Feb 18, · Smoking not only affects a growing baby during pregnancy, but it might have drawbacks for a breast-feeding mom. Smoking might reduce a breast-feeding mom’s milk Author: Rachel Nall, MSN, CRNA. When a breastfeeding mother smokes a cigarette, the nicotine levels in her blood and milk first increase and then decrease over time. Additionally, exhaled carbon monoxide (CO) increases significantly the first hour after smoking with a continued elevated presence up to 24 hours after smoking.
Heavy smoking by breastfeeding moms occasionally causes symptoms in the breastfeeding baby such as nausea, vomiting, abdominal cramps and diarrhea. Babies of smoking mothers and fathers have a seven times greater chance of dying from sudden infant death syndrome (SIDS). Risks of Smoking While Breastfeeding "Babies born to mothers who smoke are at greater risk for pneumonia, asthma, sudden infant death syndrome (SIDS) and acute ear .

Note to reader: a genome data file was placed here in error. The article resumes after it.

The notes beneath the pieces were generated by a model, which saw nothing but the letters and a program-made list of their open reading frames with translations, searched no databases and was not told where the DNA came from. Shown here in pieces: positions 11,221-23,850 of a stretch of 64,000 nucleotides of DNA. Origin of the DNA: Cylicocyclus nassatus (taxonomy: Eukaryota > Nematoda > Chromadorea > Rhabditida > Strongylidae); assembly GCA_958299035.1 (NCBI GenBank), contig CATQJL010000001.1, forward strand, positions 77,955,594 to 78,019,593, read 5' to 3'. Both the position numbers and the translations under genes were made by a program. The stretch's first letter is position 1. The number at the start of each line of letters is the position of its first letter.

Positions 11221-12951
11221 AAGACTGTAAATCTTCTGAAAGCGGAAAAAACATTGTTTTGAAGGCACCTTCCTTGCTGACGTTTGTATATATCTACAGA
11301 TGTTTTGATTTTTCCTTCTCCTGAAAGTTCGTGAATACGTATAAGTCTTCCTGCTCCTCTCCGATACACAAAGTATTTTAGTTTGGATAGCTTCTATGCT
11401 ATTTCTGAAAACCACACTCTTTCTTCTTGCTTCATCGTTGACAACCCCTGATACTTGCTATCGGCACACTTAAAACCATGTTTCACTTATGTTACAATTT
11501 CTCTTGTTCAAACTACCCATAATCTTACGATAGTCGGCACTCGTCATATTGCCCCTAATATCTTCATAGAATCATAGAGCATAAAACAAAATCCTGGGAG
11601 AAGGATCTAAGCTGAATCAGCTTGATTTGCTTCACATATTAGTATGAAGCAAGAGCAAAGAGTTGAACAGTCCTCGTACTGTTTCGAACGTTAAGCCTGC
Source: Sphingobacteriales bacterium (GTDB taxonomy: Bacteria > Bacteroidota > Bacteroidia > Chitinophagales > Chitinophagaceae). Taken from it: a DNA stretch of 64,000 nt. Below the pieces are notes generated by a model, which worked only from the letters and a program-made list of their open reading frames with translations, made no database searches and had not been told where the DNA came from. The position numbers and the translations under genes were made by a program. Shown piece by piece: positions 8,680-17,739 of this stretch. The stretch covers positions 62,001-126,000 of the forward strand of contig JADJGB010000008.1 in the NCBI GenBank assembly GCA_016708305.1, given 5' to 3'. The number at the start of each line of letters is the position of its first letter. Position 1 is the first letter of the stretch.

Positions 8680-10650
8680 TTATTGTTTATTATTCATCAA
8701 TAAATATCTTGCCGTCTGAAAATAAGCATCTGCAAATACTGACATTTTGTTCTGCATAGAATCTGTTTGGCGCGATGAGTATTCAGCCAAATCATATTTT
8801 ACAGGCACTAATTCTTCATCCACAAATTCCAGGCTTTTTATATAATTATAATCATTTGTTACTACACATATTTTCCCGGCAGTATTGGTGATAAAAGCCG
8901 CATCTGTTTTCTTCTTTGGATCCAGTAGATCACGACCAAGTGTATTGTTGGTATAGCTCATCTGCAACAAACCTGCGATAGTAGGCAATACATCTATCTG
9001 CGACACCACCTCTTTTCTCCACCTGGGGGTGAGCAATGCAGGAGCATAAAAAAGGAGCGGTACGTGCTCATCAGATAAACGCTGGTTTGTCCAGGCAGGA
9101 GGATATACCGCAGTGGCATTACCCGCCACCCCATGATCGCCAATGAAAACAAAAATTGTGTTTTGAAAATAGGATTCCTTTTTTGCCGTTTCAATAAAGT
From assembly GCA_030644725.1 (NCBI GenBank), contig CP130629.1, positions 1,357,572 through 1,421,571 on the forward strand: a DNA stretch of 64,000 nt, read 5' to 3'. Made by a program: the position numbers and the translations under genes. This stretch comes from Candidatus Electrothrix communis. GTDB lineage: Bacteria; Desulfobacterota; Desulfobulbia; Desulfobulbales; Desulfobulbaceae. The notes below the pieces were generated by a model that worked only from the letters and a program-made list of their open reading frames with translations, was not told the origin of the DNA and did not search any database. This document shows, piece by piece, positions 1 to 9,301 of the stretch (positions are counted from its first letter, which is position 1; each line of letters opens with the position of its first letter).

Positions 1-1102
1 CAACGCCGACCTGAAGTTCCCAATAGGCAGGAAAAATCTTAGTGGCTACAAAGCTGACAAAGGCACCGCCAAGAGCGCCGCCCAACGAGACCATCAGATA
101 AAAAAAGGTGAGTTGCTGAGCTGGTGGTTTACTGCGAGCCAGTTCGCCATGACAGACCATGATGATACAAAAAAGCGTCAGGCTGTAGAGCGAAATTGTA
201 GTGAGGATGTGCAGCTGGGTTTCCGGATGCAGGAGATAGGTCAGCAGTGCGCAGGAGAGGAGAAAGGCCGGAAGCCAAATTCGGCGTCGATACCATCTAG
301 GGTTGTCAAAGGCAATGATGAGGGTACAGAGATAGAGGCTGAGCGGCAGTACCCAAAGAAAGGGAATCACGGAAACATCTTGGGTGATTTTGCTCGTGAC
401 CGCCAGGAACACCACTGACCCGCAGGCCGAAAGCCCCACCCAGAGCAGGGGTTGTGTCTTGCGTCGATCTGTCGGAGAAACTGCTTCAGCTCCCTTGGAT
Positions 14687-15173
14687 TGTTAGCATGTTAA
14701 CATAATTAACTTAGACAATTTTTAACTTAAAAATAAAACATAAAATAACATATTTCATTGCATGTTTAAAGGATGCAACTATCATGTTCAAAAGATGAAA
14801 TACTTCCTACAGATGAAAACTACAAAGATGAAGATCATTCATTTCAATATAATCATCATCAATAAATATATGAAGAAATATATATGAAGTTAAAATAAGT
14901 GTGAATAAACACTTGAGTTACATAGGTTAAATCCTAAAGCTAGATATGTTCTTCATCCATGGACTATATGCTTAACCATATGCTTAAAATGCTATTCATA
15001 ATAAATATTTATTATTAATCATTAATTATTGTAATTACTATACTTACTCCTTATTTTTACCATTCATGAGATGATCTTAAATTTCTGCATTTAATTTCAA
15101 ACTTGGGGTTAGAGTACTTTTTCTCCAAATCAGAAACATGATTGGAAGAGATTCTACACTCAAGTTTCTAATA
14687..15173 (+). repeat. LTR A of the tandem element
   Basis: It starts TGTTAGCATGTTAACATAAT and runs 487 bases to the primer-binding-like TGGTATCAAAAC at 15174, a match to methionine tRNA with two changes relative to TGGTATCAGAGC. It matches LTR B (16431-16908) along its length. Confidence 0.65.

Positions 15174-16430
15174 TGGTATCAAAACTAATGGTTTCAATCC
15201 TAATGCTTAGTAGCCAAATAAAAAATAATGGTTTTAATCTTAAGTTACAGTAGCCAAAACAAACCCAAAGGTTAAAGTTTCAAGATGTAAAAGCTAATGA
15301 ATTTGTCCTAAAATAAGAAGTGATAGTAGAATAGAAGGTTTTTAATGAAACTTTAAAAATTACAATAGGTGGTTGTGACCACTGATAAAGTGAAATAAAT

Nicotine and other chemicals from the tobacco are transferred into the breast milk at relatively high levels. The amount of nicotine to which the infant is exposed depends on the number of cigarettes consumed by the mother per day and also on the time interval between the last cigarette and the beginning of breastfeeding. Dec 28, · In addition to the risks of secondhand smoke for all exposed infants, the chemicals found in tobacco, including nicotine, can be passed from a breastfeeding mother who uses tobacco to her infant through breast milk. Smoking also decreases maternal milk supply, likely through the effect of nicotine, which lowers serum prolactin levels.